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King Crimson - Larks' Tongues in Aspic CD (album) cover


King Crimson


Eclectic Prog

4.42 | 2978 ratings

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4 stars King Crimson - Larks' Tongues in Aspic (1973)

This review was edited due to change of opinion

The progress Robert Fripp's Crimson made in just four years is unbelievable! First they've set the standard for symphonic prog, secondly they showed how to use jazz influences in prog on Lizard. Now the time had come to make all the heavy metal bands of the seventies look like they are shy neighbourhood-friendly bands. This album has a lot of progressive elements; the first trash-metal riff, progressive music with a violin that play's solo parts, a percussionist playing a strange assortment of percussions and totally new harmonic interpretations of rock. Only for this varied combination of inventions this album should be listened to by every listener of progressive music.

It took me some time to learn to appriciate this album. At first I though it was mediocre for a King Crimson record. Over the years I've learned to sit through the confronting passages and I got more positive excitement during the passages I do like. Still I think the album could have been better with a mix that's less extreme on the dynamic aspect. The difference between soft and loud is to big throughout.

The opening-section of the album with it's soft percussions is a bit boring, but as soon as the exciting double violins and the guitars tune in you can feel this is really something. The thick sounding fade-in guitars are a good warm-up for the main riff of the song, that could be seen as the first trash-metal riff. After that we get to listen to some furious and disjointed guitar exercises by Fripp, and to be completely honest with you; I never liked the combination with the percussion to much and on this part it really ruins it a bit. After the main body of the song Larks' Tongues in Aspic part I has a silent interlude with nostalgic violin and the band makes an exciting comback with a punchy rhythm and sound-effects (I think recordings from tv).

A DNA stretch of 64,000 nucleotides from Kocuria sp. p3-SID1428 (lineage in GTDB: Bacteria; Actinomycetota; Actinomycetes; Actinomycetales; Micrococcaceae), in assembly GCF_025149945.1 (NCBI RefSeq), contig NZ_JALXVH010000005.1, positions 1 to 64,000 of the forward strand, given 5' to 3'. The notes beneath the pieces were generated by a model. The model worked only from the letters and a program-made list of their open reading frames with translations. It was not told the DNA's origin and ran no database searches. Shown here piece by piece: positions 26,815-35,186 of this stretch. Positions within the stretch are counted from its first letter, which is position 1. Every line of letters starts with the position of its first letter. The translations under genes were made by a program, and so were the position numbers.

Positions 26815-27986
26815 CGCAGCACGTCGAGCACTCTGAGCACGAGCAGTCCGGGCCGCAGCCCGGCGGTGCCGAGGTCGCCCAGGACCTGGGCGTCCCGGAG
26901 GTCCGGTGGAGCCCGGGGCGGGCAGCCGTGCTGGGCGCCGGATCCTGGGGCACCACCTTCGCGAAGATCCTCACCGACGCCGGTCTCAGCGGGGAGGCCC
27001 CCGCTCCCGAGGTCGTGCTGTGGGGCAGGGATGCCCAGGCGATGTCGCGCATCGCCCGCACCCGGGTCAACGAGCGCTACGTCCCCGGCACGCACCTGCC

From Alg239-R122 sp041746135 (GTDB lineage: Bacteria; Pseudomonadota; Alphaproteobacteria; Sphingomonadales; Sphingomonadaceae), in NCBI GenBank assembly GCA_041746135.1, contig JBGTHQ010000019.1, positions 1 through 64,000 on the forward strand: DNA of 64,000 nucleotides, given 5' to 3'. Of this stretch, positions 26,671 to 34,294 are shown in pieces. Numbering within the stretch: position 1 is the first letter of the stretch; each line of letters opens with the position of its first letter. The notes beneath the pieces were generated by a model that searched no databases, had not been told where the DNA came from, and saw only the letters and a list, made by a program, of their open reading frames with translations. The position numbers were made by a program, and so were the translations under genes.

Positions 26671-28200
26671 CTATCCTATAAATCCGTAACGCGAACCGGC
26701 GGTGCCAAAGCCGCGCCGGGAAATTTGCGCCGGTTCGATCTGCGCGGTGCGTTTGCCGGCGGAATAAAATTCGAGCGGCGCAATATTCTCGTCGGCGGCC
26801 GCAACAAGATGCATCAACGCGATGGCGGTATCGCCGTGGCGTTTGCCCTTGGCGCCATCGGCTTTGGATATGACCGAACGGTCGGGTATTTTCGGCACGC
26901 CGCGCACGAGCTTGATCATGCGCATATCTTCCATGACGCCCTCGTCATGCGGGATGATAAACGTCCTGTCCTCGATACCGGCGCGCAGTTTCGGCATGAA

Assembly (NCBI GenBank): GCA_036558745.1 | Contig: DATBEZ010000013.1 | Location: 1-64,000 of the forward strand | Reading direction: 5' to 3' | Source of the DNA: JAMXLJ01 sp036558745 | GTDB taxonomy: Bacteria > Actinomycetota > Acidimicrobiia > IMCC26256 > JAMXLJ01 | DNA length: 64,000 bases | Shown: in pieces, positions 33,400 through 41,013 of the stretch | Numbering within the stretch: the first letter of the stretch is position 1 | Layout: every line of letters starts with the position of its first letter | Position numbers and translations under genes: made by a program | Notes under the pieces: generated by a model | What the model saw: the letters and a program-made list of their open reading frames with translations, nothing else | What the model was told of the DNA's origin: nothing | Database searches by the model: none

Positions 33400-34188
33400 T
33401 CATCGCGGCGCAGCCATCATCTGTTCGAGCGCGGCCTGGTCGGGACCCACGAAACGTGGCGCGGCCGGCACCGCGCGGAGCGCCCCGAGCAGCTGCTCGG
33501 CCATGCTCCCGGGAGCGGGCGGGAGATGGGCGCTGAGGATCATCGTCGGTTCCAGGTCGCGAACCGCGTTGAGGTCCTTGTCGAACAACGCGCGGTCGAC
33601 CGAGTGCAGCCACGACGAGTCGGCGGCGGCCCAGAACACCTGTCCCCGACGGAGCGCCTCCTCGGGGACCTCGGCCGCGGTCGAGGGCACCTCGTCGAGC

Book of Saterday is 'the relaxing' track of the album, as most King Crimson albums seem to have one. The vocals of Wetton never suited my tastes, but the chords and backwards-sounding guitar melodies create a nice piecefull atmosphere. Exiles has a great intro with a low-playing string-instrument and some sound-effects, before evolving into what is perhaps the most beautifull song of the album. It's nice to hear King Crimson do some mellotron-based chords progressions once in a while. The violin sounds relevent on the main theme, though I wouldn't have mind a more pitch-perfect take on this melody. A majestic ending for side one this is.

Easy Money is however the complete opposite of majestic, for it could be discribed as a raw, rhythm-driven semi-punk song that's a bit out of place here. There's however plenty room for some more silly percussions by Jamie Muir (perhaps I'm not his biggest fan) and a solo section with some interesting interplay. On the next offering in line, The Talking Drum, King Crimson shows some of their interesting developments in the improvisational aspect of the music. Though based on a simple bass melody (with the unholy tritones or raised fourth), the track has a nice dark sound. Again, I would not have mind a more pitch-perfect violin recording. The track ends in something that sounds like an awfull scream, but as soon as you realize what is going on you are being launched into Larks' Tongues in Aspic part number two. Often perceived as the bigger brother of part one, it indeed is a great track that has a bit more body (or completeness) then most of the other tracks of this album. The main riff in 11/8 (you can't just use your fingers for this one) is highly exciting and it's lovely how the distorted bass guitar of Wetton suits the music fine. Near the ending of the track we get to listen to some recognisable instrumental panic and franzied drums over the main theme and it's time to close the album with some last shrieks.

Conclusion. Yet another King Crimson album that could be listened to as if watching a good movie; with full dedication and a fresh explorative mind-set. The heavyness, the strange percussions and the big dynamic differences (the long quiit passages) may leave some of us dazzled, but overall this is a great King Crimson record that stood the test of time very well. I'm going to give this one four stars.

friso | 4/5 |


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